Some people turn away when they see someone with a disability like Down syndrome, as if the tripled twenty-first chromosome were contagious, or as if communication with an individual with a rounded face and slightly slanted eyes were similar to interaction with an alien from another planet. Organizations such as the National Down Syndrome Society have helped alter that notion. Efforts to change attitudes toward folk with other disabilities continue. The Autism Society explains how a person with autism perceives reality.

I have to admit that I have learned more from Ella than she has learned from me!

Our little girl has charisma. Her mission begins with a smile that reaches into the heart, an acceptance that doesn’t judge. When Daddy and Cousin Kate stopped by the daycare center to take Ella on a trip to visit her great-grandmother, the other children formed a circle around her, keeping Ella captive. They were unwilling to relinquish their princess. Daddy needed to trick the children into a race so that he could grab his daughter and run.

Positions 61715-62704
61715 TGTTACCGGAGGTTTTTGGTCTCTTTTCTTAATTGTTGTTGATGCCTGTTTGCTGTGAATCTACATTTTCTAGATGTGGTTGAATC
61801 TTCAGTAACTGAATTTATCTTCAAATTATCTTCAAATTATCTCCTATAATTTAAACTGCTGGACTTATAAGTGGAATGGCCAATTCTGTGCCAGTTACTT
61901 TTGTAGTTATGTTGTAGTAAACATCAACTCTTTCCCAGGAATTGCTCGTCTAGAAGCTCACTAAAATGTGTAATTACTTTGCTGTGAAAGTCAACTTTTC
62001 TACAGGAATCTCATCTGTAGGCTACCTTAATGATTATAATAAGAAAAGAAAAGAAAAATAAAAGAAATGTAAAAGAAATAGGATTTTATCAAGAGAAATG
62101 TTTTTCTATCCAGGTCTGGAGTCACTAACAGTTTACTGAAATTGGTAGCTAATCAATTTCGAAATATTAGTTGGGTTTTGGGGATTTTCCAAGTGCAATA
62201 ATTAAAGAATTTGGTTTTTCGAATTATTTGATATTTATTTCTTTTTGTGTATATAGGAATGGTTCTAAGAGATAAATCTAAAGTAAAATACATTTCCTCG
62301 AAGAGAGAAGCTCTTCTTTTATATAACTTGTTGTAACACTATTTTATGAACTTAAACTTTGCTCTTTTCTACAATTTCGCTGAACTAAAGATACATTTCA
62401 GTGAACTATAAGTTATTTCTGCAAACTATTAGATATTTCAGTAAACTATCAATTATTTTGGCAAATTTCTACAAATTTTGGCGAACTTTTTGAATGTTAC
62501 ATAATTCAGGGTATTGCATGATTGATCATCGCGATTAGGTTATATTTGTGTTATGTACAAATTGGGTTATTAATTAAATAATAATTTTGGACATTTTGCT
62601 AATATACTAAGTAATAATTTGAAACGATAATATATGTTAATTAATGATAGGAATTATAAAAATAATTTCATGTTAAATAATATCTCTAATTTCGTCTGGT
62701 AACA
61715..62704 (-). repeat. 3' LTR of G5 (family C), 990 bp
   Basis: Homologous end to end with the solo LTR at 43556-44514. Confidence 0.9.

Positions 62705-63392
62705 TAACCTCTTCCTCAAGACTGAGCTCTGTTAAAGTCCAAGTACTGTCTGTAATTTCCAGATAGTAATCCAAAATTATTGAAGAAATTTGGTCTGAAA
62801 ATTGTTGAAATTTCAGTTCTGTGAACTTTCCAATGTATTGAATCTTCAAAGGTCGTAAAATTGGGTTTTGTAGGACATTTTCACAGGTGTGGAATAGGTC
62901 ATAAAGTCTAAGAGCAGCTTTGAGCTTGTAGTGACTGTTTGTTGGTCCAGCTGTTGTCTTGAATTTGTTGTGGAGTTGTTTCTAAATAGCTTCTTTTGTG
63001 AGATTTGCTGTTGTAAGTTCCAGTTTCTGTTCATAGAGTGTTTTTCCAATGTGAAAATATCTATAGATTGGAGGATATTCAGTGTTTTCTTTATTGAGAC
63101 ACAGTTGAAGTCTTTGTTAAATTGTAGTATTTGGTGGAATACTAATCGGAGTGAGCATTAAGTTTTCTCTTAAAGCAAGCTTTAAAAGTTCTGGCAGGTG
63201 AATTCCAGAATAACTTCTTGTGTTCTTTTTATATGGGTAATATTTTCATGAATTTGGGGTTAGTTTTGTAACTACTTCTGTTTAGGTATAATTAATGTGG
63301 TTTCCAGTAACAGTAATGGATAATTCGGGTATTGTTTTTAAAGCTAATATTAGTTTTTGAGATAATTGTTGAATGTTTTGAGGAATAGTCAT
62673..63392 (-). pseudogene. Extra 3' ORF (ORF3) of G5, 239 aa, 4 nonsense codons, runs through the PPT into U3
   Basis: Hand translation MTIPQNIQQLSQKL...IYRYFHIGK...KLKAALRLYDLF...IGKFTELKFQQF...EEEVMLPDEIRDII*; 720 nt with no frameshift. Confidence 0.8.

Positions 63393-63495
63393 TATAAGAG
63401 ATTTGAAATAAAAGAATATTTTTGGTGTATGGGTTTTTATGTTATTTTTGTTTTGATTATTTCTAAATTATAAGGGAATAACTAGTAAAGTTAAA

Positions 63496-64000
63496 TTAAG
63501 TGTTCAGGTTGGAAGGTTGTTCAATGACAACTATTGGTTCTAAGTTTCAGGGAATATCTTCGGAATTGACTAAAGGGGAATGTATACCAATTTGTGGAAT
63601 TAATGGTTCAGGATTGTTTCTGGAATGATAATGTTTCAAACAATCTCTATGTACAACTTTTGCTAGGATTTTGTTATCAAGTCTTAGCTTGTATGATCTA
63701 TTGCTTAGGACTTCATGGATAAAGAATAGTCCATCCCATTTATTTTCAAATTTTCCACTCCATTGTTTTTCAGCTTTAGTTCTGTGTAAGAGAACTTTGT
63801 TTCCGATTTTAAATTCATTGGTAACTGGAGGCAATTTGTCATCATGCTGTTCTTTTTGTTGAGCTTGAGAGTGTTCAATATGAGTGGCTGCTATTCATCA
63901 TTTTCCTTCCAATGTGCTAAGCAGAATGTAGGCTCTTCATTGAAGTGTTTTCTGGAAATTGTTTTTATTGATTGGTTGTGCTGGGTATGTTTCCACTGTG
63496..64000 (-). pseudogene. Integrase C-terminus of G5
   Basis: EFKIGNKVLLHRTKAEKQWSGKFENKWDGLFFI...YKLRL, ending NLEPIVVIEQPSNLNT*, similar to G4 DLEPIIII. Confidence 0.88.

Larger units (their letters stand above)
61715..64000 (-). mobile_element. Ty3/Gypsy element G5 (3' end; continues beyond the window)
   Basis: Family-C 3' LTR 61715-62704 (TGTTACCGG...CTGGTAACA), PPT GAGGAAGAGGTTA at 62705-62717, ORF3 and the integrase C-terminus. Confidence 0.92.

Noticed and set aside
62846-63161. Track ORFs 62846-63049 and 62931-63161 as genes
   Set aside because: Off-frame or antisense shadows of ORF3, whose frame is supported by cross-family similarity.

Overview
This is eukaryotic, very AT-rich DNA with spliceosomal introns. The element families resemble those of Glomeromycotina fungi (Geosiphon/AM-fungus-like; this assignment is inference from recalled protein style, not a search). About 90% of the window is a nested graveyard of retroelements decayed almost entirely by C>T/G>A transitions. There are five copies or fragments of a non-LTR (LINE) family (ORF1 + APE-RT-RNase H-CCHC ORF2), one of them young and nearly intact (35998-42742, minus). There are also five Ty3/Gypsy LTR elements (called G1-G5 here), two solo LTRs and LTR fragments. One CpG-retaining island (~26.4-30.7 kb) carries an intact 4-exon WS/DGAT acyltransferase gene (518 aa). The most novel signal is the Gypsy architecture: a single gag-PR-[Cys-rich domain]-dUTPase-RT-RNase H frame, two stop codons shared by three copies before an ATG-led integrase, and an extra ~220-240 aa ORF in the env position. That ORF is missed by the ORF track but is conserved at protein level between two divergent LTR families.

Ella does not present herself as better—or less—than anyone else. True, her life has barely begun; she needs to double her age to reach double-digits, but I have never seen any signs of ego, impatience, or striking-out-in-uncontrolled-anger. Oh, she knows the word no and uses it often, but not as a weapon. She seeks independence the way any other child does.

Our granddaughter has had three surgeries, two that were serious; she is terrified of medical settings. However, after each visit she recovers into her smiling self with remarkable speed. She lives in each moment; now is the only time that offers usable power.